Adding Transparency to the Coffee Supply Chain

An app uses blockchain technology to verify purchases and increase efficiencies across the supply chain.


iFinca, a Colombia-based technology company, has rolled out the beta version of their iFinca app, a bilingual platform to streamline coffee sourcing and deliver  value to farmers at the beginning of the supply chain. The iFinca app uses blockchain technology to verify purchases and increase efficiencies across the supply chain.

Over the past year, the market price for coffee has hovered well below the average cost of production for most coffee farmers. Transparency has often been touted as a possible solution for improving visibility in the supply chain and giving farmers a stronger voice. The iFinca platform makes it possible for the first time to follow the entire supply chain, from farm level all the way to the roaster and cafe. Currently, most transparency efforts only reach back to the FOB or organizational level.

"The supply chain begins at the farm, that's why we've focused our energy on creating a platform to reach through to farmers," said Alexander Barrett, CEO of iFinca. "When every actor has access to the same information, they can create mutually beneficial relationships where farmers are fairly compensated, and roasters receive high quality, ethically sourced coffee."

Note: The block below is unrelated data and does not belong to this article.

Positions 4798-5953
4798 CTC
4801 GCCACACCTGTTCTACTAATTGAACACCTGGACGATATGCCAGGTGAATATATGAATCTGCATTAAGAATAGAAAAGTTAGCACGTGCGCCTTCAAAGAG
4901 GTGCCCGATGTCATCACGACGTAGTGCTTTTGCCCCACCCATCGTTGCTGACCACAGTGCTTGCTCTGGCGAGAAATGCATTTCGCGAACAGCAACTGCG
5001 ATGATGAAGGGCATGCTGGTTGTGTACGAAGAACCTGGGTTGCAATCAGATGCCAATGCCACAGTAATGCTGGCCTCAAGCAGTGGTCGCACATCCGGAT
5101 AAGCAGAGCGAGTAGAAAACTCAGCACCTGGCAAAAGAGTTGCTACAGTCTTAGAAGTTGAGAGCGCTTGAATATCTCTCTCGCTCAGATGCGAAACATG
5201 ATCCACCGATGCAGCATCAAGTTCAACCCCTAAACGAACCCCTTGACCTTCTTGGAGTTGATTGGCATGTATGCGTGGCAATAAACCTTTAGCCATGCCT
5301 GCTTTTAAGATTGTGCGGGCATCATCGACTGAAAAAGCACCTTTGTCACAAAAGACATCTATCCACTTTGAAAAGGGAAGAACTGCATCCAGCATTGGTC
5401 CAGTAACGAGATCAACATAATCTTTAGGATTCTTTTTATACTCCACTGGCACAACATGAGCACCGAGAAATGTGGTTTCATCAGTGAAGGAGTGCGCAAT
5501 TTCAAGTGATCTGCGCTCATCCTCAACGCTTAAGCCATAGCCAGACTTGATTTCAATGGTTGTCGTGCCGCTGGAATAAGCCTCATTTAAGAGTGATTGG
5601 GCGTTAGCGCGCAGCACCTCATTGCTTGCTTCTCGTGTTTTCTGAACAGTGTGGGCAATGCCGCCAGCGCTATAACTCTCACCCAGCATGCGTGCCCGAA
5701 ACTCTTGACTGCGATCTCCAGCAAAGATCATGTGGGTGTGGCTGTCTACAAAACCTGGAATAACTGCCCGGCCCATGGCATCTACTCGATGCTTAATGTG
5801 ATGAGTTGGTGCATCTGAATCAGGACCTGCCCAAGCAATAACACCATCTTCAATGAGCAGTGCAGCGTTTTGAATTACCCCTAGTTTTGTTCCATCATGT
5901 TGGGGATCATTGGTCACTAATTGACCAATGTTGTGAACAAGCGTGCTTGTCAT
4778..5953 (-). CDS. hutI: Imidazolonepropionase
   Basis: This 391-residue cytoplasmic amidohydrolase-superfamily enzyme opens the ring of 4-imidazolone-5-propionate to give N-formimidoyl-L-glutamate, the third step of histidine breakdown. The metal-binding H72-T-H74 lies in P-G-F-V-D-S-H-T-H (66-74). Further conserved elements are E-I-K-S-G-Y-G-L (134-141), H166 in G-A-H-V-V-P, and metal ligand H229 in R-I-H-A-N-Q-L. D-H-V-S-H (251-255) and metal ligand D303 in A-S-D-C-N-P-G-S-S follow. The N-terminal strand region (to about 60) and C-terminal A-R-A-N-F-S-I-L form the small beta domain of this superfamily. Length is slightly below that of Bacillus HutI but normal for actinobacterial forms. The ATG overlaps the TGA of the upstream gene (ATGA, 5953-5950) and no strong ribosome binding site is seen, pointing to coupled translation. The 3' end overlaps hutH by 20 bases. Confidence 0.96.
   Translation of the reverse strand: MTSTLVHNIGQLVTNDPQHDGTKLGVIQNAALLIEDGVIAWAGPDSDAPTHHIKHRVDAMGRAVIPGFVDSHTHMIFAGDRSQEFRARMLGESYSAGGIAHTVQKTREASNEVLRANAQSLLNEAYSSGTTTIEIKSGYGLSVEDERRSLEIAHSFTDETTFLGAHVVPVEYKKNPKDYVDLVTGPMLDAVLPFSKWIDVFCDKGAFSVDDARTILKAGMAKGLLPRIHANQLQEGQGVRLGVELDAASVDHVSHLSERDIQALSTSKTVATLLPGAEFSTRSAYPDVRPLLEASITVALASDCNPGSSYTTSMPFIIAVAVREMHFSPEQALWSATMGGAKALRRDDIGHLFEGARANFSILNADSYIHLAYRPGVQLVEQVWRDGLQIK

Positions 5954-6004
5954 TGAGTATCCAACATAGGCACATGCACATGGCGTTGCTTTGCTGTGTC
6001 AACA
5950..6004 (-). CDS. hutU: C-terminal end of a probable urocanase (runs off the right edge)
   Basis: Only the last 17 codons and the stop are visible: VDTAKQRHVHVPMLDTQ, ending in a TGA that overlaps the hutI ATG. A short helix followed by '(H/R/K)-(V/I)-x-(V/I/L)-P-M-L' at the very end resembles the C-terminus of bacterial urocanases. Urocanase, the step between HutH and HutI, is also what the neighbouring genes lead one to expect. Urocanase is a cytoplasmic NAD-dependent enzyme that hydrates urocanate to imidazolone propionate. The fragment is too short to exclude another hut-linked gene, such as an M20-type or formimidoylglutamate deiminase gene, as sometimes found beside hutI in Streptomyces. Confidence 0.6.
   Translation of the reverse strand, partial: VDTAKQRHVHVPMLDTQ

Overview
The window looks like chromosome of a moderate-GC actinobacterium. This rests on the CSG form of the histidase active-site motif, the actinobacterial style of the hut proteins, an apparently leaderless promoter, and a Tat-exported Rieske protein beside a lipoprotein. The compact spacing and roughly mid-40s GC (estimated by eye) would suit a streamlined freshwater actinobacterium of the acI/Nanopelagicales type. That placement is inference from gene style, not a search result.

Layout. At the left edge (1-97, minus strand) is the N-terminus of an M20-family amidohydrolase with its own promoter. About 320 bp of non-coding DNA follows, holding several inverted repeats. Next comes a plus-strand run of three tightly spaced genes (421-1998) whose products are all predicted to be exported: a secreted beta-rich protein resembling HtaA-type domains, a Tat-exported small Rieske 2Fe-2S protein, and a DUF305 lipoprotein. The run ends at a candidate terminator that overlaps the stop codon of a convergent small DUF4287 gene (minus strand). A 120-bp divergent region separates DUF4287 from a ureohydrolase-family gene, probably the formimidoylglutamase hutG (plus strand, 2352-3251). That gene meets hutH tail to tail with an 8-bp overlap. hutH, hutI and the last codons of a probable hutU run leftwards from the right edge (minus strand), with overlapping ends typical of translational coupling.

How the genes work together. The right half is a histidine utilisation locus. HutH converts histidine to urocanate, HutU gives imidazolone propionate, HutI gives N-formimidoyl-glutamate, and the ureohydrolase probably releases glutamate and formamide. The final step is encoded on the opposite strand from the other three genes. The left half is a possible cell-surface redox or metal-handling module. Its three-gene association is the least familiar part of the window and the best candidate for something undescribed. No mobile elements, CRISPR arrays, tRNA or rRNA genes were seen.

The iFinca app is the first blockchain-based platform that allows individual farmers to directly participate and provide input into the supply chain. The app was developed by Debut Infotech, a technology company that specializes in coding blockchain platform for supply chains around the world. As the platform develops, the company plans expansion into other countries.

The platform validates transactions from the first delivery of parchment all the way to the cafe. In initial testing, iFinca has demonstrated a verifiable increase in price per pound for smallholder farmers. Consumers will be able to access details about their coffee, including the farmgate price received by the farmer, when they scan a QR code at the point of sale.

"There are significant and important aspects in this approach that are meaningful to us, like being able to approach our international clients directly. And get to know each other more easily. There's a peace of mind that comes with doing business transparently and knowing the actual market prices and the costs of the entire supply chain," said Paula Roldán of Finca Santa Elena in Antioquia, Colombia. "It's also good for our clients to know that they're dealing transparently with good producers."

Crazy Mocha, a roaster/retailer with more than 20 locations in and around the Pittsburgh area, will be the first to serve iFinca verified coffee. The company sourced iFinca verified green beans from seven farms in Colombia that use the iFinca mobile platform.